For decades, tobacco companies conspired to sow doubt about the harms of smoking. It was a strategy designed to protect profits by fending off regulation. And it worked; while lawmakers dithered, profits soared and millions more tobacco users died.
The fossil fuel industry followed suit. Long after its own scientists said global warming was happening, the industry paid right-wing think tanks millions of dollars to issue reports and op-eds that denied it. Again, the purpose was to stall regulation that could hurt profits. Now we’re facing a climate crisis of immense proportions.
Today, the health insurance industry is trying to mislead the American people about proposals to create a Medicare for All, single-payer health care system. It’s the same story: powerful corporations distort public discourse to prevent change, thereby hoping to protect profits and impose the costs of a broken system on everyone else.
As reported a year ago by Lee Fang and Nick Surgey in The Intercept, the health insurance industry’s propaganda efforts are coordinated by the Partnership for America’s Health Care Future. Fang and Surgey describe how the Partnership’s 2020 campaign aims to quash Medicare for All proposals through lobbying, online advertising, and manipulating commercial media.
As testament to its spending power, the Partnership has succeeded in getting its talking points into the mainstream: Medicare for All will end employer-based coverage! It will require tax increases! It will mean government control of health care!
These talking points are crafted by high-priced public relations firms and then fed to candidates, legislators, reporters, columnists and other opinion leaders. Occasionally the process comes to light. As the Washington Post recently reported, op-eds published by political officials (or their aides) in Montana and Ohio were ghostwritten by industry lobbyists.
On a level democratic playing field, the industry’s fear mongering would gain little traction, as its talking points are easily refuted.
Yes, employer-based health insurance will end, but it will be replaced by a single-payer system that doesn’t depend on what an employer is willing or able to provide. A single-payer system will cover people no matter where, or if, they’re employed. A significant side benefit is that people will gain power vis-à-vis their employers, because they won’t feel compelled to stay in bad jobs for fear of losing coverage.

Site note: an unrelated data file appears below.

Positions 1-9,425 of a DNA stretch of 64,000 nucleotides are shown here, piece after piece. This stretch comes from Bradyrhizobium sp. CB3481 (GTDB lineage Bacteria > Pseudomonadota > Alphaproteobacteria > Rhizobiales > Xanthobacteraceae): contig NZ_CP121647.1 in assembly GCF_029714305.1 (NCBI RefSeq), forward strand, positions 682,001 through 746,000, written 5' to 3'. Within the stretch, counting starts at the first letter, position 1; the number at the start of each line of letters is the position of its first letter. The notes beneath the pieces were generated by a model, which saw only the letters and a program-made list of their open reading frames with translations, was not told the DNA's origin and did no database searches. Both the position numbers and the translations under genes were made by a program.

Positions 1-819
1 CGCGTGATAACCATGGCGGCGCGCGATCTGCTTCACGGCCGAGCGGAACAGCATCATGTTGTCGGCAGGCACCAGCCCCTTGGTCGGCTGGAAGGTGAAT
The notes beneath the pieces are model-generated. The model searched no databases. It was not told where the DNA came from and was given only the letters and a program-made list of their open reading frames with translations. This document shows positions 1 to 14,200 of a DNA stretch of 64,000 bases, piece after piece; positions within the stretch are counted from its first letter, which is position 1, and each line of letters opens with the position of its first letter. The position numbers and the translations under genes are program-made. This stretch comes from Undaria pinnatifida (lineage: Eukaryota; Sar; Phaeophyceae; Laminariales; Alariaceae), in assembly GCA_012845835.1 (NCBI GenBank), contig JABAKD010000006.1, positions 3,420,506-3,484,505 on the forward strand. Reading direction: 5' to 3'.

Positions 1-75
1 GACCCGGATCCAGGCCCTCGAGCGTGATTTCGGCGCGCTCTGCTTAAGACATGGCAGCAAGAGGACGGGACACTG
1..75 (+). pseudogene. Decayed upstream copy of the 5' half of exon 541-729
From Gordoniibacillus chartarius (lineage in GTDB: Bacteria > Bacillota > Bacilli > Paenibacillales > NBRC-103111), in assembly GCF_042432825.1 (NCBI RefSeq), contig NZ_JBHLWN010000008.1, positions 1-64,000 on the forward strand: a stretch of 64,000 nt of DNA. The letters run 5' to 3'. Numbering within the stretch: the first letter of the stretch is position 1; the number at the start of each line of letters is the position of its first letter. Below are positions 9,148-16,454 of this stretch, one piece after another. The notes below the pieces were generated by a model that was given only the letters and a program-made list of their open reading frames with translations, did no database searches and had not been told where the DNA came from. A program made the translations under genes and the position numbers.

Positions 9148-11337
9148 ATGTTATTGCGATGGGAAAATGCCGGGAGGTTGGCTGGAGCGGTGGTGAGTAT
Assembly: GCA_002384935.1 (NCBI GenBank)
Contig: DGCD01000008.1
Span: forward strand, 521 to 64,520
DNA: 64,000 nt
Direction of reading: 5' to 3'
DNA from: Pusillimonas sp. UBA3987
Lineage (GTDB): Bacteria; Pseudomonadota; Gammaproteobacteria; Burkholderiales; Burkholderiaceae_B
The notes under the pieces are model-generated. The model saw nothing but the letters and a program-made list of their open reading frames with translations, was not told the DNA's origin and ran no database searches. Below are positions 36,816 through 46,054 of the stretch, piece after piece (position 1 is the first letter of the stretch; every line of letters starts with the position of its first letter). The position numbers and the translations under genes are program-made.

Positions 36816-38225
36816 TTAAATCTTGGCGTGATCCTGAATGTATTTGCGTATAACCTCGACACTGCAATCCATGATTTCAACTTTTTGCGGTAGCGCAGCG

Yes, Medicare for All might require higher taxes, but with the end of premiums, deductibles, co-pays, and claims denials, most people will experience a net economic gain. Instead of insurance companies and their shareholders coming out ahead, everyone else will.
No, Medicare for All doesn’t mean government control of what happens between people and their doctors. The current system is what restricts freedom. We see this when insurance companies overrule doctors and force people to seek care from in-network providers. Medicare for All would mean freedom for doctors to provide the treatment they deem best, as well as freedom for people to choose the best health care providers they can find.
The good news, according to 2019 polling data from the Kaiser Family Foundation, is that, despite the insurance industry’s efforts to kill Medicare for All, a majority of Americans favor such a program. But the margin is slim, and support depends on how well people understand what Medicare for All would do and what it wouldn’t do. Better understanding leads to greater support.
Back in the day, the ads that worked best to deter teen smoking were not those that focused on health. The most effective ads were those that showed tobacco company executives scheming behind closed doors to sell a product they knew was deadly and addictive. When people know they’re being played, they resist. Which suggests that building public support for Medicare for All depends, in part, on continuing to expose the health insurance industry’s efforts to mislead and misinform.
Americans today pay more for health care than any other people in the world. Yet in study after study, we rank last among developed nations in measures of access, quality, and outcomes. Countries with a national health service or a national health insurance system leave us in the dust, sicker and dying earlier.
One reason we’re in this fix is that we pay not only for health care but also to enrich the executives and shareholders of health insurance companies. We also pay more because providers pass along the overhead costs of dealing with hundreds of private insurance companies. Paying these extra costs does nothing to improve our national health status.
Health insurance companies try to cloud the debate and inspire fear because they have a lot to lose. But this time we shouldn’t be fooled. We need to stop being daunted by manufactured doubt and get on with creating a health care system that gives us our money’s worth and works for everyone.